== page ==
A. So on AVXS-101, just briefly, the studies are open-label studies. So there's a group of us that of course are understanding how the results are evolving. But really, our comments were driven by what we overall expect from a biologics standpoint, that is strong performance and SMA Type 1 should enable strong performance in SMA 2, 3. And we look forward to providing the full update at AAN in May. And then, Susanne, on the metastatic breast cancer penetration.
A. So 60%, Steve, is what we have, but we of course defer to our colleagues at Pfizer if they have better figures.
Q. Just thinking a little longer term. As you've done your R&D budgeting for year, just amongst your combined new platforms of cell, gene therapy, radioligands, beyond the first wave of marketed on near-term opportunities, can you give us a sense of which other earlier-stage programs you're most optimistic on and perhaps where you're directing increased funding to progress those quicker?
A. Yes. So Jay is not here, but maybe I'll just give a high level of kind of where we're focused on. On gene therapy, we're focused on actually a pretty broad platform of internal programs as well as looking externally, primarily in neuroscience, in ophthalmology and in nonmalignant hematology, I think are the big areas of focus. But, of course, we're open to other areas. And that's a combination of internal programs in our research unit in NIBR as well as what's happening at AveXis. In cell therapy or in lentiviral-based therapies, we have a big focus on the next wave of innovation in CAR-Ts, so trying to get to more rapid manufacturing, more high-affinity CARs, bi-specific CARs. So I'll hold that the next wave of technology, I'd say I'm most interested to see how our rapid manufacturing evolves. That has I think the potential to truly transform our overall approach in the area. And actually on radioligand therapy, Susanne can comment. She ran the unit. But in terms of earlier-stage assets, what would you say, Susanne?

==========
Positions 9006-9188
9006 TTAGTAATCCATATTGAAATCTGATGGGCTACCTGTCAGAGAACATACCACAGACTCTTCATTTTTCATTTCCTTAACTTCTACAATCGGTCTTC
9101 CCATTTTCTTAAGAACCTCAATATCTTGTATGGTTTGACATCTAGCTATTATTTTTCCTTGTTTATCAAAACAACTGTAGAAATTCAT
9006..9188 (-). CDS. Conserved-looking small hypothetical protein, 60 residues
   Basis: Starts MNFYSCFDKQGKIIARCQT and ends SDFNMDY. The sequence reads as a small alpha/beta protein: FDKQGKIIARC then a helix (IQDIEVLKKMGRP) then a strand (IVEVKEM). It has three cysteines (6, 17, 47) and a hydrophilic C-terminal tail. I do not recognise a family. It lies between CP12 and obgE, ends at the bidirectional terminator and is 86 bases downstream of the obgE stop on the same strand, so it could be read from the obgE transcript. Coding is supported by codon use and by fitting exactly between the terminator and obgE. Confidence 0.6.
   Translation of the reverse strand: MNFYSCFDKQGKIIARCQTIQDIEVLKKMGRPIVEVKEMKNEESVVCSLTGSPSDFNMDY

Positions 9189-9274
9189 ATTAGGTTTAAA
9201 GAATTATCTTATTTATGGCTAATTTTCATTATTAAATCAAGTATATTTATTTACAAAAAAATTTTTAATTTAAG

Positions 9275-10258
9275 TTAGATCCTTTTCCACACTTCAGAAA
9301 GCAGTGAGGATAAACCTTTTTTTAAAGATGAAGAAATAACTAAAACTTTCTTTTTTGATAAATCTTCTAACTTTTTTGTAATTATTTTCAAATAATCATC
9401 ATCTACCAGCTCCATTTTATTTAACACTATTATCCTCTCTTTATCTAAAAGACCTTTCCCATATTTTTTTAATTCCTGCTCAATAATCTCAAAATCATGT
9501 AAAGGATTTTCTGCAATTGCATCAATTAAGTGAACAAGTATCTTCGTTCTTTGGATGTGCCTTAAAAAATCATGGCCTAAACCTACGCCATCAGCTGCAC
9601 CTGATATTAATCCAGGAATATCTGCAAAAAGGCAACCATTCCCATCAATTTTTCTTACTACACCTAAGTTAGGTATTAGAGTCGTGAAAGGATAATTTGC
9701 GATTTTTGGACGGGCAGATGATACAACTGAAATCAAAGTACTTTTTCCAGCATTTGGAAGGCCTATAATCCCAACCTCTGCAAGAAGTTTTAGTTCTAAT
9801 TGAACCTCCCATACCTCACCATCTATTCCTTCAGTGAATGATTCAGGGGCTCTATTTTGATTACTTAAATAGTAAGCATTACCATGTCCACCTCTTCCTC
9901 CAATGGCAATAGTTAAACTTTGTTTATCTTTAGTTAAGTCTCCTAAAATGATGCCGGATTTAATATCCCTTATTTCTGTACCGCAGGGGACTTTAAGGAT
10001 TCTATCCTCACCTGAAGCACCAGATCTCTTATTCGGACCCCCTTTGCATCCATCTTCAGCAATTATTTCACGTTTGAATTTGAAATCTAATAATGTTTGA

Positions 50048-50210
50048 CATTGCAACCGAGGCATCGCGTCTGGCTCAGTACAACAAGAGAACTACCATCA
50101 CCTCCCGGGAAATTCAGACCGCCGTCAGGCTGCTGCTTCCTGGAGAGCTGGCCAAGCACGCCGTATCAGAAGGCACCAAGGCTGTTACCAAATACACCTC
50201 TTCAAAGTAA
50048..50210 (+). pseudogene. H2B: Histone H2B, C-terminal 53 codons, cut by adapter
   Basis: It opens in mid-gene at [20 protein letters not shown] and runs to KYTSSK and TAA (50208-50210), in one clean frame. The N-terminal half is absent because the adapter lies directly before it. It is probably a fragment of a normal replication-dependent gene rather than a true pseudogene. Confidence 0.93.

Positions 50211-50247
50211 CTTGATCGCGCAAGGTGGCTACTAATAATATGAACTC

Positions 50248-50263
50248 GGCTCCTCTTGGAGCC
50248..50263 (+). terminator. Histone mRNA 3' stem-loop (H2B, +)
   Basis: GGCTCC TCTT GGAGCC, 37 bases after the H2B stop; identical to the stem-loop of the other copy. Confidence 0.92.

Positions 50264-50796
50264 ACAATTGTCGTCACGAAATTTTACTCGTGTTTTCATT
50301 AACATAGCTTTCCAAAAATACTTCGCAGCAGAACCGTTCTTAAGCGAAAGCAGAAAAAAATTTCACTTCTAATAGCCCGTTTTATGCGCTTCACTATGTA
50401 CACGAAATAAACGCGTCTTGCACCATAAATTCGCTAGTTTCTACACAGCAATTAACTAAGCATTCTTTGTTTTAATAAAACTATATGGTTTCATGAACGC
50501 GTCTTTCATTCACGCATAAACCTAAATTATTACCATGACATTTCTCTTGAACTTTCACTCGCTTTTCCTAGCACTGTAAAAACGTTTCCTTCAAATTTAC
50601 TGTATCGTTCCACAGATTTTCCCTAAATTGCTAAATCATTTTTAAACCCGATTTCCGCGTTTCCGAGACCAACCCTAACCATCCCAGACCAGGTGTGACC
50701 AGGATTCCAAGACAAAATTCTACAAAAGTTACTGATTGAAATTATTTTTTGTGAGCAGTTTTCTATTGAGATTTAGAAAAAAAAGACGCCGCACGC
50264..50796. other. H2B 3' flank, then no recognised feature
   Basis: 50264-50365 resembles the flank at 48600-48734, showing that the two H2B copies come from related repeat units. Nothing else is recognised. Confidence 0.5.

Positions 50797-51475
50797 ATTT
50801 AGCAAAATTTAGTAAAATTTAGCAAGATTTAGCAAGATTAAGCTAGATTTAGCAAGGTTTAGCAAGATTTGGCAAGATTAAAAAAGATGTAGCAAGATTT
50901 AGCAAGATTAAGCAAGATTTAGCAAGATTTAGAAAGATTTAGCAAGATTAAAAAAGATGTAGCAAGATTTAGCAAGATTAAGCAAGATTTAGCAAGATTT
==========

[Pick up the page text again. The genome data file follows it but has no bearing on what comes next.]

A. Yes. As I said, there's three assets that have entered phase I. But I think – the affinity between NIBR and AAA – I think would also leave us aspiring that there's new targets that we can define. So we are working on that, and we update you in due course.
A. I mean, the power of the radioligand therapy platform is that if we can find a antigen that is taken up with a high affinity in target tumor types. And then all we need to do – and if it's got enough specificity, if we can link it then with the radioactive particle, we have a drug. And so we believe this platform is something we can apply to, hopefully, multiple assets we have within our NIBR portfolio to take on a range of solid tumors. So that gives you a little bit of a high level of where we're at.